You would probably have to use the differential operator D technique; look up "Operational Calculus". You don't have to use Gaussian elimination; doing so just helps avoid errors.

You can just do what you were doing in post #1. You will have to find the right substitutions to get rid of Vp in your last equation.

I will tell you that your equations are correct, and solving using the Laplace variable S gives the correct answer. Even though you're not supposed to do that, you don''t have to tell your instructor that you verified your answer that way.

I'm afraid you will just have to slog it out for what you hand in.

You would probably have to use the differential operator D technique; look up "Operational Calculus". You don't have to use Gaussian elimination; doing so just helps avoid errors.

You can just do what you were doing in post #1. You will have to find the right substitutions to get rid of Vp in your last equation.

I will tell you that your equations are correct, and solving using the Laplace variable S gives the correct answer. Even though you're not supposed to do that, you don''t have to tell your instructor that you verified your answer that way.

I'm afraid you will just have to slog it out for what you hand in.
This will most likely be an exam question (he takes exam questions from homework) so I can't use Laplace no matter what.
NodeV1
##\frac{V_1-V_{in}}{R_1}+\frac{V_1-V_p}{R_2}+C_2(\dot{V_1}-\dot{V_2})=0##

NodeVP
##C_1\dot{V_P}+\frac{V_P-V_1}{R_2}=0##

NodeVN
##\frac{V_N}{R_3}+\frac{V_N-V_o}{R_4}=0##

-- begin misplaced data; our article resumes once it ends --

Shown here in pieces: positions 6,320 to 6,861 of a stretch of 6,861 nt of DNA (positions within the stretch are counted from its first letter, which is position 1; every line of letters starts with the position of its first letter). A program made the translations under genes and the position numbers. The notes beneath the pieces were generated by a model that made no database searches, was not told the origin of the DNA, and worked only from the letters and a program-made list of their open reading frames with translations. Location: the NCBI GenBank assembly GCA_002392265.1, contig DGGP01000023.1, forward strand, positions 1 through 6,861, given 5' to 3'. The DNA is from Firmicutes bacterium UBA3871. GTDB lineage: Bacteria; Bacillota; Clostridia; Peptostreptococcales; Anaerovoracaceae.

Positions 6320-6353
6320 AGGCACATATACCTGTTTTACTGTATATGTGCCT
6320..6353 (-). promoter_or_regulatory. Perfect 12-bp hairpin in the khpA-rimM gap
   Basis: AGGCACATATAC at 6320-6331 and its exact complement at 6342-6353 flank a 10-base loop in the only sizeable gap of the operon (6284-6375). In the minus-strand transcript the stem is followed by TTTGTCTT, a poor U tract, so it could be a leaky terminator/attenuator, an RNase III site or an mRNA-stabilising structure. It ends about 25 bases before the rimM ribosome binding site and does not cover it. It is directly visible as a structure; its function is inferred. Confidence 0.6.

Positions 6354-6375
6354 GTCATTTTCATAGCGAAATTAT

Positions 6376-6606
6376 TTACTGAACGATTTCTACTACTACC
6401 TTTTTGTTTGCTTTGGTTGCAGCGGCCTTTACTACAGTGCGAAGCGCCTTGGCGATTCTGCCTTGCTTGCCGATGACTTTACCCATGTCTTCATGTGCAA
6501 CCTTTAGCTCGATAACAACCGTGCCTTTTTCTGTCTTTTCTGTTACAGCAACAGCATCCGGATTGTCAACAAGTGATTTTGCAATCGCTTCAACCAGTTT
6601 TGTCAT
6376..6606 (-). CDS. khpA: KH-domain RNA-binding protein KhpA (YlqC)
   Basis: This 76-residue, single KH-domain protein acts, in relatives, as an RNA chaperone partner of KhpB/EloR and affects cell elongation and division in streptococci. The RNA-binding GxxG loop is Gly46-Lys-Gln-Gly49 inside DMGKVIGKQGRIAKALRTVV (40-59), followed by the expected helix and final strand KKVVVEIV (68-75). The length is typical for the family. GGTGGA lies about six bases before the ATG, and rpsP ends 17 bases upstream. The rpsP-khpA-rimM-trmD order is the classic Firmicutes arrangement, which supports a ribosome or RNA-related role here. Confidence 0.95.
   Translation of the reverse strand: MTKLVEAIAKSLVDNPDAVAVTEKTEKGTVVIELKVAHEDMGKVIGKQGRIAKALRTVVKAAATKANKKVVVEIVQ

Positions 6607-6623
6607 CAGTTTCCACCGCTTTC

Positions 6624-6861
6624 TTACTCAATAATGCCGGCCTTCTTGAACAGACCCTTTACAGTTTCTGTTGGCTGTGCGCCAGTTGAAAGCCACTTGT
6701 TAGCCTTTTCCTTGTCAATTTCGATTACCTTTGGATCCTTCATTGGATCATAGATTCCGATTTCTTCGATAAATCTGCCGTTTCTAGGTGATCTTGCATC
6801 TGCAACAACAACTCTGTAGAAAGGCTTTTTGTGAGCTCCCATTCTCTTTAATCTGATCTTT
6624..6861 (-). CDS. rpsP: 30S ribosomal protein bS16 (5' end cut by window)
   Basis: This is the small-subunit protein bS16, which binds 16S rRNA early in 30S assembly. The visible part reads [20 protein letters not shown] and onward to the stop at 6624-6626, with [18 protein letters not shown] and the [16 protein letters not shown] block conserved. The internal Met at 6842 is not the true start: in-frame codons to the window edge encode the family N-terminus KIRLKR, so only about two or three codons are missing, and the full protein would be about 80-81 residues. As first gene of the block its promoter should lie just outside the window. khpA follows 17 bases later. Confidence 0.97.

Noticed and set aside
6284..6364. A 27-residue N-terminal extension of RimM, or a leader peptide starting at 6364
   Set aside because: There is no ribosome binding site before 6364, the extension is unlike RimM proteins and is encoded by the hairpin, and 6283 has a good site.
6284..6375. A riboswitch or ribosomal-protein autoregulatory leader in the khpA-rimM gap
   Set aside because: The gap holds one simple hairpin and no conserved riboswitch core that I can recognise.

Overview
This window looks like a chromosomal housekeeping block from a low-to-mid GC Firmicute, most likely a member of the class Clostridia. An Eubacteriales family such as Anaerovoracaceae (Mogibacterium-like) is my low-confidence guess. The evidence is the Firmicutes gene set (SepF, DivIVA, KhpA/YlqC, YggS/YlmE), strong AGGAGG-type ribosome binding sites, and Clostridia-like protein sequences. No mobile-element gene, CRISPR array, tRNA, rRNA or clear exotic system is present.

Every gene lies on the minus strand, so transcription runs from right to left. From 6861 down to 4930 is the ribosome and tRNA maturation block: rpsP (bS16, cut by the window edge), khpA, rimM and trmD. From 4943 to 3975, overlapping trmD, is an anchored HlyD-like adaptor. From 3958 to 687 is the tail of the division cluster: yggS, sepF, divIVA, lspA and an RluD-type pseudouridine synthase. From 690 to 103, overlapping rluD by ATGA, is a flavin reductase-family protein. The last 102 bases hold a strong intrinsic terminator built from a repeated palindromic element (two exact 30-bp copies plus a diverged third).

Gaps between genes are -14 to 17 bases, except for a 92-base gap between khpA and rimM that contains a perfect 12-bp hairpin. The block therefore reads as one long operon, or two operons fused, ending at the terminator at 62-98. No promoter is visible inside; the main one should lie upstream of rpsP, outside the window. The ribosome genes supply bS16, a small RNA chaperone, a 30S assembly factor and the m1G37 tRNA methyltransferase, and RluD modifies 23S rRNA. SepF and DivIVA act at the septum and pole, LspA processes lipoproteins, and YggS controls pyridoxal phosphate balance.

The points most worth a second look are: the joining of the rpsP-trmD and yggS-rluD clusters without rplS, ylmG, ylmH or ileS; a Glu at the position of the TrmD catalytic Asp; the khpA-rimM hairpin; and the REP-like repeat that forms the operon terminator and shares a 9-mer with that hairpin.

NodeV2
##\frac{V_2}{R_6}+\frac{V_2-V_o}{R_5}+C_2(\dot{V_2}-\dot{V_1})=0##

I want to solve nodeV1 for VP, and then derive to get ##\dot{V_P}##

Then I can plug VP and ##\dot{V_P}## into NodeVP and solve for V2?
Am I on the right track?

NascentOxygen
Staff Emeritus
Try it and see. If it works it's valid. You'll need a way to eliminate V1 and its derivative.

Try it and see. If it works it's valid. You'll need a way to eliminate V1 and its derivative.
I can get rid of ##V_1## and ##\dot{V_1}## by taking equation 2 and solving for ##V_1## and then deriving. However, I do not see any way to get rid of V2.

NascentOxygen
Staff Emeritus
Don't forget that Vp= VN. So your third equation gives you Vp being directly proportional to Vo.

Don't forget that Vp= VN. So your third equation gives you Vp being directly proportional to Vo.
##\frac{V_N}{R_3}+\frac{V_N-V_O}{R_4}=0##
##V_N=V_P##
##\frac{V_P}{R_3}+\frac{V_P-V_O}{R_4}=0##
##V_P(1+\frac{R_4}{R_3})-V_O=0##

Solve eq1 for Vp
##V_P = \frac{R_2}{R_1}(V_1-V_{in})+V_1+C_2R_2(\dot{V_1}-\dot{V_2})##
Plug into earlier equation
##V_P(1+\frac{R_4}{R_3})-V_O=0##
##(\frac{R_2}{R_1}(V_1-V_{in})+V_1+C_2R_2(\dot{V_1}-\dot{V_2}))(1+\frac{R_4}{R_3})-V_O=0##
Expand
##\frac{R_2}{R_1}(V_1-V_{in})+V_1+C_2R_2(\dot{V_1}-\dot{V_2})+\frac{R_4R_2}{R_3R_1}(V_1-V_{in})+\frac{R_4V_1}{R_3}+\frac{R_4C_2R_2(\dot{V_1}-\dot{V_2})}{R_3}-V_O=0##

solve eq2 for V_1
##C_1\dot{V_P}+\frac{V_P-V_1}{R_2}=0##
##V_1=V_P+R_2C_1\dot{V_P}##
derive
##\dot{V_1}=\dot{V_P}+R_2C_1\ddot{V_P}##
Am I on the right track? I still don't know how to get rid of ##V_2## and ##\dot{V_2}#